# Geodesic triangle

A figure consisting of three different points together with the pairwise-connecting geodesic lines (cf. Geodesic line). The points are known as the vertices, while the geodesic lines are known as the sides of the triangle. A geodesic triangle can be considered in any space in which geodesics exist.

If the sides of a geodesic triangle situated in a region homeomorphic to an open disc constitute a simply-closed contour, then the interior domain is added to the geodesic triangle. On a regular surface the sum of the angles of a geodesic triangle minus $\pi$ (the excess of the triangle) is equal to the total curvature of the interior region [1].

Given a geodesic triangle in a metric space, a plane triangle with the same side lengths is often considered. This makes it possible to introduce various concepts of an angle between two shortest lines in metric spaces. In the two-dimensional case, after an angle measurement has been introduced, it is possible to introduce the total curvature as a set function expressed in terms of the excess of geodesic triangles. Nets of geodesic triangles serve as a source of the approximation of metrics by the polyhedral metrics [2].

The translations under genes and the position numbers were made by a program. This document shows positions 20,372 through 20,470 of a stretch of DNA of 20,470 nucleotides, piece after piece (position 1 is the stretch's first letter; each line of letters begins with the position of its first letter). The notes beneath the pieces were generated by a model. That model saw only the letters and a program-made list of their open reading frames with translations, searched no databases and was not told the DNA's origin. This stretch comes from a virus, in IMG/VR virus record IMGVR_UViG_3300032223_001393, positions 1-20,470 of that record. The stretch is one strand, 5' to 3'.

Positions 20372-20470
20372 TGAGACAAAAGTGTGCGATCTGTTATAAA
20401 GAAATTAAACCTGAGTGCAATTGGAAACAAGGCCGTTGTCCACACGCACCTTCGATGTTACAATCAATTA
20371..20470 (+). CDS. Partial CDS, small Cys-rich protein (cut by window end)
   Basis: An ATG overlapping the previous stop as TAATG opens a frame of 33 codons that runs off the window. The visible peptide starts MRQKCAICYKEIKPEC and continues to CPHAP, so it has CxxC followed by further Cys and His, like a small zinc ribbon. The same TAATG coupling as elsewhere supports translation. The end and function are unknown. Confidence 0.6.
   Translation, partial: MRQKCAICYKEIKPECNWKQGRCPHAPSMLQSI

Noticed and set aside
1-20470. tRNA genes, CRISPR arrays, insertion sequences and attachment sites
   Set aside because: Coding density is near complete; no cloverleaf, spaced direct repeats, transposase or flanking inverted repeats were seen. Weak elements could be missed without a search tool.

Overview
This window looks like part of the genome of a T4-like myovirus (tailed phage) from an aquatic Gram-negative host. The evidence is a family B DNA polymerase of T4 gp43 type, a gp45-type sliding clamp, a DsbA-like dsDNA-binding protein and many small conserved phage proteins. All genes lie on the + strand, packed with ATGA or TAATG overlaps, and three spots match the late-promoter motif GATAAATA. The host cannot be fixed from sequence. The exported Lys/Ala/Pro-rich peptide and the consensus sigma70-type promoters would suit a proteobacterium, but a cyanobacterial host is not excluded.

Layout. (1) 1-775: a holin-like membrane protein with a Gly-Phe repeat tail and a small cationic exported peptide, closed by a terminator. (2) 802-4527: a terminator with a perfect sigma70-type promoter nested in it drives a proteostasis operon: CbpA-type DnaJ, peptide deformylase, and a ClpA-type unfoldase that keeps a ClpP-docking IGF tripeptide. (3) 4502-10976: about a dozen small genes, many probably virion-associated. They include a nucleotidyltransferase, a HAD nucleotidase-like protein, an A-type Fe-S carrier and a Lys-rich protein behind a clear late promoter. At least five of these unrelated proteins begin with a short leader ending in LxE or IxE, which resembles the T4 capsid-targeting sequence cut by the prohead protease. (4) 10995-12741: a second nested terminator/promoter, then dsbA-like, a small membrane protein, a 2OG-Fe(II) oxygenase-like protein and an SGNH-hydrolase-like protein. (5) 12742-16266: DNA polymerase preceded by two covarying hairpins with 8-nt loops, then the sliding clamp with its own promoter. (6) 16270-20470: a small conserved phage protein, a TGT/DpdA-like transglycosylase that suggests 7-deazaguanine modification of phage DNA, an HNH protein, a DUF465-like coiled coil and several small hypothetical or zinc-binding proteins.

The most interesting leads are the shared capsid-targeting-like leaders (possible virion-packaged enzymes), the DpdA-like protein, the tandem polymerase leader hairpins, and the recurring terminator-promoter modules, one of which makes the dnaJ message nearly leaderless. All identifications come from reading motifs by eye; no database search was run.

Estimates are available of the difference between the angle of a geodesic triangle in the space under consideration and the respective angle in a triangle with the same side lengths in a plane or on a surface of constant curvature [1], [3], [4].

#### References

 [1] C.F. Gauss, "Allgemeine Flächentheorie" , W. Engelmann , Leipzig (1900) (Translated from Latin) [2] A.D. Aleksandrov, V.A. Zalgaller, "Intrinsic geometry of surfaces" , Transl. Math. Monogr. , Amer. Math. Soc. (1967) (Translated from Russian) [3] A.D. Aleksandrov, "A theorem on triangles in a metric space and some of its applications" Trudy Mat. Inst. Steklov , 38 (1951) pp. 5–23 (In Russian) [4] D. Gromoll, W. Klingenberg, W. Meyer, "Riemannsche Geometrie im Grossen" , Springer (1968)